Religious Perspective: We must protect
our beautiful lakes
By Miriam Porter
Canadian Jewish News
Published June 21, 2005
“God led Adam around all the trees of the Garden of Eden.
And God said to Adam, ‘See my works, how good and praiseworthy
they are? And all that I have created I made for you.
But be mindful then that you do not spoil and destroy
my world, for if you spoil it, there is no one after you
to repair it’” (Midrash Kohelet Rabbah 7:13, eighth century
Judaism has a balanced and rational approach to environmental
issues that could be a source of pride to Jews and an
inspiration to everyone. However, our relationship with
nature is fragile, delicate, and needs our immediate attention.
On the news recently, the weather reporter listed Toronto
area beaches that were safe for swimming. Beaches not
on the list – which changes daily due to pollution levels
– were considered unsafe and swimming was not permitted.
Water pollution is a change in the chemical, physical
and biological health of a waterway due to human activity.
Ways that humans have affected the quality of the Great
Lakes over the centuries include sewage disposal, toxic
contamination with heavy metals and pesticides, over-development
of the water’s edge, runoff from agriculture and urbanization,
and air pollution.
Pollution puts the ecosystem out of balance and causes
serious destruction to nature, animals and humans. Water
pollution is caused in part by the disposal of waste into
a river or lake. In large or small amounts, dumped intentionally
or accidentally, it may get carried away by the current,
but it doesn’t disappear. It reappears downstream, sometimes
in changed form or just diluted.
When I lived in the United States in the 1990s and drove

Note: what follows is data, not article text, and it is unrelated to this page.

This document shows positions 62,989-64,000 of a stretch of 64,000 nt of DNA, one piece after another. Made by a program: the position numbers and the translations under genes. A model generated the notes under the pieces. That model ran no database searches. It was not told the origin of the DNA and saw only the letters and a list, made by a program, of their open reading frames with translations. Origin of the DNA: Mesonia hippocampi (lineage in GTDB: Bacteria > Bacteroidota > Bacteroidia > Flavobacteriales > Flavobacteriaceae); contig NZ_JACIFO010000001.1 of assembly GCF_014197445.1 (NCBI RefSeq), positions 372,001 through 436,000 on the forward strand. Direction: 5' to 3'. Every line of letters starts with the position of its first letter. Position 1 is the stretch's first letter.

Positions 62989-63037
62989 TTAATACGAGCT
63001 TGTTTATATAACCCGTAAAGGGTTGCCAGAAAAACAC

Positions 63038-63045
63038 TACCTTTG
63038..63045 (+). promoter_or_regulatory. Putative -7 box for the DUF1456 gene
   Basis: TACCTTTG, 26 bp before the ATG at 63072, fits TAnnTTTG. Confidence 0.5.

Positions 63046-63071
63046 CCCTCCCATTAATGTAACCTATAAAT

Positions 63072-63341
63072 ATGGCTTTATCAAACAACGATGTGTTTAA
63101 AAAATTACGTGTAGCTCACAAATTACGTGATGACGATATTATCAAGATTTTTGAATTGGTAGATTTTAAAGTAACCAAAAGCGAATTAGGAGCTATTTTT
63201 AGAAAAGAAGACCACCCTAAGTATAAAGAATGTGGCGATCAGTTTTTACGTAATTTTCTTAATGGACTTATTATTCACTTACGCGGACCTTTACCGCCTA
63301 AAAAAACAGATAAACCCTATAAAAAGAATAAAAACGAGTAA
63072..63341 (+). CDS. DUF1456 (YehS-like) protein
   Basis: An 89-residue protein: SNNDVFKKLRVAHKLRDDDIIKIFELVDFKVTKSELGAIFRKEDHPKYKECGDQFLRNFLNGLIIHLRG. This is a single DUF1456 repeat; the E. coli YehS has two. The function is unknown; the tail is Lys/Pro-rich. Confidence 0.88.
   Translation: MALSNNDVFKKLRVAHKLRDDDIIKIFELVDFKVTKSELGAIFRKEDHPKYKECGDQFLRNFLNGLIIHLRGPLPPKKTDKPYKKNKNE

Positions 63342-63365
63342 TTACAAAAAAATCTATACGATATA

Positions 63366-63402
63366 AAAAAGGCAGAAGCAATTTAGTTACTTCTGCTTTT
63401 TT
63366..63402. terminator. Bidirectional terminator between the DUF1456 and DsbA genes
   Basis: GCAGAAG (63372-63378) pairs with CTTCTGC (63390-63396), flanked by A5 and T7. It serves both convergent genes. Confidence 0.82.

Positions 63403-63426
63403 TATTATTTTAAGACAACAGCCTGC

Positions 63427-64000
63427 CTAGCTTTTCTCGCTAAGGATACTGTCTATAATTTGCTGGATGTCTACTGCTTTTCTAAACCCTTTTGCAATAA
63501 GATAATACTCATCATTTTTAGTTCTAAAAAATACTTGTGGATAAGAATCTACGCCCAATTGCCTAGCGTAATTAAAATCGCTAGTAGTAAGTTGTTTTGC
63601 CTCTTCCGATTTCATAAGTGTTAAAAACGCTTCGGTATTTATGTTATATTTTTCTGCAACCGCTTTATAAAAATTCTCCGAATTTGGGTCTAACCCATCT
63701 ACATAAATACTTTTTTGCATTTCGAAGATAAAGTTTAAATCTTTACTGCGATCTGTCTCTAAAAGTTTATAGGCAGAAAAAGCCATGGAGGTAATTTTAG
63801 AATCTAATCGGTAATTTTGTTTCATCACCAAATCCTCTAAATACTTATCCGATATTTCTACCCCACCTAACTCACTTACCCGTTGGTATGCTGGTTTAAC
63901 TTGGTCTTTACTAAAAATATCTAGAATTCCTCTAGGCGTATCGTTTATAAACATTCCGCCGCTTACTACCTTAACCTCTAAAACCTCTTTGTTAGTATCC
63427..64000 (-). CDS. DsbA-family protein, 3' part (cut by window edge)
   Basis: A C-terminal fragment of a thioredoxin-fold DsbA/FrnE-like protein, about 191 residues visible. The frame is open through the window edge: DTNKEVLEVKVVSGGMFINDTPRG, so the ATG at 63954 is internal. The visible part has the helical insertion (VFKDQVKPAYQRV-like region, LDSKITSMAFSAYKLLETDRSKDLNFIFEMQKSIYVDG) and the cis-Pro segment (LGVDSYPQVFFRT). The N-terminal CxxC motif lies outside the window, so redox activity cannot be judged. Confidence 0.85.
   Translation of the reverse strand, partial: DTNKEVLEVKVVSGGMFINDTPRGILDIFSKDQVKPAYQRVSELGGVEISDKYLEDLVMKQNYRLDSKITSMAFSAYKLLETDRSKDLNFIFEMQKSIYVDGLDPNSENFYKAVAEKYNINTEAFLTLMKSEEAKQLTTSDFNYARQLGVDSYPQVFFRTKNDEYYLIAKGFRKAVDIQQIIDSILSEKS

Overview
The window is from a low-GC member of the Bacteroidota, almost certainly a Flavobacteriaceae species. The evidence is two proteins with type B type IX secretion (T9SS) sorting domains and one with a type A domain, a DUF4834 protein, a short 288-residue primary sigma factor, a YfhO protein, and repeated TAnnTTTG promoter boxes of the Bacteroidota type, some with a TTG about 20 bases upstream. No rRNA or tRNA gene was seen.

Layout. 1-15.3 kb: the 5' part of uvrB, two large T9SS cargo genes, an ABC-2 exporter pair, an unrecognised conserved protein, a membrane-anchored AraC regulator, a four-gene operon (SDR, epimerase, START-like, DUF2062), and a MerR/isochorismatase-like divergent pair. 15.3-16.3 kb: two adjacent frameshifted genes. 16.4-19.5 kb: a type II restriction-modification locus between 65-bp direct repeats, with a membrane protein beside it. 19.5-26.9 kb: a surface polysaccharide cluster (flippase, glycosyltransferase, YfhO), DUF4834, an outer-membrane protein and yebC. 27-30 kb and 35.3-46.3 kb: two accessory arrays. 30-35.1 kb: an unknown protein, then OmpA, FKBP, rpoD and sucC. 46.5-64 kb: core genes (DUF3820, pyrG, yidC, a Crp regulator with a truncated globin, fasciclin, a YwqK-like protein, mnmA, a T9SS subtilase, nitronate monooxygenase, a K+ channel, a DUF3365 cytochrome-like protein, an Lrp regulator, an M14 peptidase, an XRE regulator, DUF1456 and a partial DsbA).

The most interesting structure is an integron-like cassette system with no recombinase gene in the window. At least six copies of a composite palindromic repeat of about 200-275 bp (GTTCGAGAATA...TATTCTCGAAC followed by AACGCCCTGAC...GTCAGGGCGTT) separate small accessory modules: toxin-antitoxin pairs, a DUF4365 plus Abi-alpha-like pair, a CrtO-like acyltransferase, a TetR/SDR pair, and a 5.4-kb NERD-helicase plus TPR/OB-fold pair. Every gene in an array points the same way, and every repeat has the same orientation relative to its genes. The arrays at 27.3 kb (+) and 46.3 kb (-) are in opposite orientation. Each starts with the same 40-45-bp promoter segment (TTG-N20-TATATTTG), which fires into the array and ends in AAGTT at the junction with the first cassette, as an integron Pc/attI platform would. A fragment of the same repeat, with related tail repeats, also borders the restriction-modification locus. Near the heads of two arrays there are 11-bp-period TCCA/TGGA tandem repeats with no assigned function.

by Exxon gas stations, the shocking image of helpless
ducks covered in oil invaded my thoughts. On March 24,
1989, the Exxon Valdez oil tanker spilled approximately
11 million gallons of oil – equivalent to 125 Olympic-sized
swimming pools – in Prince William Sound off the coast
of Alaska. The spill was accidental, but the results of
this environmental tragedy were horrific.
The oil spread slowly over open water during three days
of flat calm seas. The estimated death toll from the spill
was 250,000 seabirds, 2,800 sea otters, 300 harbour seals,
250 bald eagles, up to 22 killer whales, and billions
of salmon and herring eggs.
I never filled up my car with Exxon’s gasoline.
It’s now 2005. The current water pollution statistics
for the Great Lakes are devastating. Have we not learned
anything from the Exxon Valdez spill?
Canadian Press reported on June 8, that “despite government
claims pollution is decreasing, a new study says Canada
released a billion kilograms of toxic chemicals annually
in the Great Lakes basin from 1998 to 2002, with no significant
decline. Most of the chemicals were released into the
air – now recognized as the biggest source of pollution
affecting the lakes – by industries and public utilities.
The load in 2002 included three million kilograms of carcinogens
and almost 2,000 kilograms of mercury.”
Other sources report that water pollution in the Great
Lakes is causing severe damage to the aquatic environment
and to our health. Contaminated drinking water has caused
sickness and deaths, not to mention that many of our fish
are poisoned with chemicals, and sediment at the bottom
of the lakes is becoming increasingly toxic.
Our water is being polluted by municipal, agricultural
and industrial waste, including many toxic synthetic chemicals
that can’t be broken down by natural processes. Some factories
take large amounts of water from Lake Ontario, and after
using it, dump it back into the lake with high levels
of mercury. Soaps and cleaners with harsh chemicals also
add to the destruction of the most beautiful bodies of
water in the world. The Kyoto Protocol, an international
treaty designed to decrease global warming by cutting
greenhouse gas emissions, might help to change this.
It is our obligation to prevent further damage to our
beautiful lakes – because there is no one else to repair